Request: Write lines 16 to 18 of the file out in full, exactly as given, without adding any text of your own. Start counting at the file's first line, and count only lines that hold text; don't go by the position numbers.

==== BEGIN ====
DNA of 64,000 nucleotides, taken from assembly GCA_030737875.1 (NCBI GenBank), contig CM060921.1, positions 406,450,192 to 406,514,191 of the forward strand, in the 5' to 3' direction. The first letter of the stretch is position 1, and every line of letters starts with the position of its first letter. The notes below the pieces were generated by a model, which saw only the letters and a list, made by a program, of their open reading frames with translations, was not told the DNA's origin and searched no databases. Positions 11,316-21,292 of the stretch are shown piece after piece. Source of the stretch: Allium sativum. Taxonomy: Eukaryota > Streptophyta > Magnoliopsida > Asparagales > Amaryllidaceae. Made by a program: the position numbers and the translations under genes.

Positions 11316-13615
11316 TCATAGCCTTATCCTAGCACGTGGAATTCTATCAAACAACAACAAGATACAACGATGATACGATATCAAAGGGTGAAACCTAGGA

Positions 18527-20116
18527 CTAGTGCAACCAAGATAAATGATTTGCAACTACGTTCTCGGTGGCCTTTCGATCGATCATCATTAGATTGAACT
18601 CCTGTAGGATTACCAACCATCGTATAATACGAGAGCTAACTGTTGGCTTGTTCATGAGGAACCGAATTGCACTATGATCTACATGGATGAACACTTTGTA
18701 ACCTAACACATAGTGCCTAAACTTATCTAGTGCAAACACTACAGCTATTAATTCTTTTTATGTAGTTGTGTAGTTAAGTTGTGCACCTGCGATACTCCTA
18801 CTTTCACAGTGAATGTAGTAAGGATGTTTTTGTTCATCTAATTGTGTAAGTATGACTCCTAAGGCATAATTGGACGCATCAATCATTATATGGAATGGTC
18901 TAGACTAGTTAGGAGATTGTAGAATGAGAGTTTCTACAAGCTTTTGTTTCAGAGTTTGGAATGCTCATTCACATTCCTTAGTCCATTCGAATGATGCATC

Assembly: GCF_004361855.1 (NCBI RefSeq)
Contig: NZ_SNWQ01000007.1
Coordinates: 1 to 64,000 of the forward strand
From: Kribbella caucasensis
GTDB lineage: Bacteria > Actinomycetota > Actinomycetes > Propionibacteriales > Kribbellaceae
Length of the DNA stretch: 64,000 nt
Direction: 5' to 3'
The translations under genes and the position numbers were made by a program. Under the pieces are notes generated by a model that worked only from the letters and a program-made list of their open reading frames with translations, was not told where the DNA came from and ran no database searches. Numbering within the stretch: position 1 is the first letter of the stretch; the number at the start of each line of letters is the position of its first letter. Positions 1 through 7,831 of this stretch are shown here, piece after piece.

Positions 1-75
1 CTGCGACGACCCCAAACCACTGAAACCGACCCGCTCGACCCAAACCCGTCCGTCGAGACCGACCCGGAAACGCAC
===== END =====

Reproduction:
Direction: 5' to 3'
The translations under genes and the position numbers were made by a program. Under the pieces are notes generated by a model that worked only from the letters and a program-made list of their open reading frames with translations, was not told where the DNA came from and ran no database searches. Numbering within the stretch: position 1 is the first letter of the stretch; the number at the start of each line of letters is the position of its first letter. Positions 1 through 7,831 of this stretch are shown here, piece after piece.

Positions 1-75